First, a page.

American Paganism: The Statue of Liberty

The Statue of Liberty is a colossal neoclassical sculpture on Liberty Island in New York Harbor, designed by Frédéric Bartholdi and dedicated on October 28, 1886. The statue, a gift to the United States from the people of France, is of a robed female figure representing Libertas, the Roman goddess of freedom and the embodiment of liberty, who bears a torch and a tabula ansata (a tablet evoking the law) upon which is inscribed the date of the American Declaration of Independence, July 4, 1776. A broken chain lies at her feet. The statue is an icon of freedom and of the United States. a welcoming signal to immigrants arriving from abroad.

In 238 B.C., before the Second Punic War, having long been a Roman deity along with other personified virtues, Libertas assumed goddess status. Tiberius Gracchus ordered the construction of her first temple on Aventine Hill; census tables were stored inside the temple’s atrium. A subsequent temple was built (58-57 B.C.) on Palatine Hill, another of the Seven hills of Rome, by Publius Clodius Pulcher. By building and consecrating the temple on the former house of then-exiled Cicero, Clodius ensured that the land was legally uninhabitable. Upon his return, Cicero successfully argued that the consecration was invalid and thus managed to reclaim the land and destroy the temple. In 46 B.C., the Roman Senate voted to build and dedicate a shrine to Libertas in recognition of Julius Caesar, but no temple was built; instead, a small statue of the goddess stood in the Roman Forum.

Libertas, along with other Roman goddesses, has served as the inspiration for many modern-day symbols, including the Statue of Liberty on Liberty Island in the United States of America. According to the National Park Service, the Statue’s Roman robe is the main feature that invokes Libertas and the symbol of Liberty from which the Statue derives its name.

In addition, money throughout history has born the name or image of Libertas. Libertas was pictured on Galba’s “Freedom of the People” coins during his short reign after the death of Nero. The University of North Carolina records two instances of private banks in its state depicting Libertas on their banknotes; Libertas is depicted on the 5, 10 and 20 Rappen denomination coins of Switzerland.

Denarius (42 BC) issued by Cassius Longinus and Lentulus Spinther, depicting the crowned head of Libertas, with a sacrificial jug and lituus on the reverse. Libertas is depicted on coins from several countries, such as the centime coins of the Swiss franc depicted below.

There are several plaques and dedicatory tablets on or near the Statue of Liberty. A plaque on the copper just under the figure in front declares that it is a colossal statue representing Liberty, designed by Bartholdi and built by the Paris firm of Gaget, Gauthier et Cie (Cie is the French abbreviation analogous to Co.). A presentation tablet, also bearing Bartholdi’s name, declares the statue to be a gift from the people of the Republic of France that honors “the Alliance of the two Nations in achieving the Independence of the United States of America and attests their abiding friendship.” There is a tablet placed by the New York committee that commemorates the fundraising done to build the pedestal. The cornerstone also bears a plaque placed by the Freemasons. Among the Romans the cap of felt was the emblem of liberty. When a slave obtained his freedom he had his head shaved, and wore instead of his hair an undyed pileus. Hence the phrase ‘servos ad pileum vocare’ is a summons to liberty, by which slaves were frequently called upon to take up arms with a promise of liberty. The figure of Liberty on some of the coins of Antoninus Pius, struck A.D. 145, holds this cap in the right hand.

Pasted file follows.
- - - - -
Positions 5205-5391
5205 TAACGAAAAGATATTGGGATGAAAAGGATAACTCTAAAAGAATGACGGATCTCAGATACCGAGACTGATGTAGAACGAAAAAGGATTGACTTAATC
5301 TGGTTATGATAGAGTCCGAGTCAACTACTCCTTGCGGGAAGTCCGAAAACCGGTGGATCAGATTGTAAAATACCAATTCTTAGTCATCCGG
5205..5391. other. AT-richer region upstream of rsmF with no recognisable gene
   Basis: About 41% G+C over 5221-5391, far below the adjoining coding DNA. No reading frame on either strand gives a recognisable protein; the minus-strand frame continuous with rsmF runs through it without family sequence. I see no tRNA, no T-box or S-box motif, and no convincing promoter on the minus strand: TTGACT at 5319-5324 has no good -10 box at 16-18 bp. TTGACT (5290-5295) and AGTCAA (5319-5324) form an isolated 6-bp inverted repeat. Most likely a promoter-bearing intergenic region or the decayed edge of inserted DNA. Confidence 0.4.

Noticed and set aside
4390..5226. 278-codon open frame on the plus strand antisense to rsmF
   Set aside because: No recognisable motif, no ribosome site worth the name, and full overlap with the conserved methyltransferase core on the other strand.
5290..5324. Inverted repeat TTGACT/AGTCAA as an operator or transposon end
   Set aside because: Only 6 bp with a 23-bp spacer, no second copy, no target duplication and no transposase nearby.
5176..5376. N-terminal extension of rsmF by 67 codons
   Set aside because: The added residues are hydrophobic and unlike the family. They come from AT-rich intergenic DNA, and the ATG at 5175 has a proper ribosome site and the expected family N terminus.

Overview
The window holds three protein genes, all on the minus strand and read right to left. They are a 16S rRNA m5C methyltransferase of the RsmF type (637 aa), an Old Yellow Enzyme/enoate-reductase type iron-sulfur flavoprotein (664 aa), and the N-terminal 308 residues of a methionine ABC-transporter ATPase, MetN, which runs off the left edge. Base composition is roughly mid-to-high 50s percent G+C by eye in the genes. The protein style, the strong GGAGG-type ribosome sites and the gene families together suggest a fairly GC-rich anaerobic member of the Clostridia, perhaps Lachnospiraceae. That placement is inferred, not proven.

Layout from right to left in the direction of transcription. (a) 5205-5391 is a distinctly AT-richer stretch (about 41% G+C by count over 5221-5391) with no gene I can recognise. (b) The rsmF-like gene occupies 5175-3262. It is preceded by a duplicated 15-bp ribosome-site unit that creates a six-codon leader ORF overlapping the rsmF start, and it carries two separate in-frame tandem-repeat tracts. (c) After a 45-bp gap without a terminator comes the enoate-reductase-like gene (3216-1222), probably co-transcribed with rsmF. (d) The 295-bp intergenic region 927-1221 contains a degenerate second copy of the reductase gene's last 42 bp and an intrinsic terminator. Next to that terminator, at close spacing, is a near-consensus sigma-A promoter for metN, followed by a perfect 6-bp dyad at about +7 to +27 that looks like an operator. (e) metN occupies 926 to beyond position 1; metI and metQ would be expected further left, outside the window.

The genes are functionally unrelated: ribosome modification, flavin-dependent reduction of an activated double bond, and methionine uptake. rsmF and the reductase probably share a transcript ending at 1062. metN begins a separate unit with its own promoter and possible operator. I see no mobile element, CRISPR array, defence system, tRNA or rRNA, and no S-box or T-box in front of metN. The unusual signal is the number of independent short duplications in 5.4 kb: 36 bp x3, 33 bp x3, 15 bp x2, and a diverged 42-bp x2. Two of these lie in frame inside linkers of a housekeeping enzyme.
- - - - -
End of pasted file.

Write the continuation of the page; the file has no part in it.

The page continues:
Libertas was also recognized in ancient Rome by the rod (vindicta or festuca), used ceremonially in the act of ‘Manumissio Vindicta,’ Latin for “Freedom by the Rod”:

  • The master brought his slave before the magistratus, and stated the grounds (causa) of the intended manumission. The lictor of the magistratus laid a rod (festuca) on the head of the slave, accompanied with certain formal words, in which he declared that he was a free man ex Jure Quiritium, that is, “vindicavit in libertatem.” The master in the meantime held the slave, and after he had pronounced the words “hunc hominem liberum volo,” he turned him round (momento turbinis exit Marcus Dama, Persius, Sat. V.78) and let him go (emisit e manu, or misit manu, Plaut. Capt. II.3.48), whence the general name of the act of manumission. The magistratus then declared him to be free.

Columbia Pictures, named in 1924, uses a version of the personified Columbia as its logo.

The fictional characters Columbia of the United States of America and Marianne of France, the Statue of Liberty in New York Harbor and many other characters and concepts of the modern age were created as, and are seen, as embodiments of Libertas.

The design, posture and dimensions of the Statue of Liberty in New York Harbor are based on what the Colossus was thought by engineers in the late 19th century to have looked like.

The Colossus of Rhodes depicted in 1880.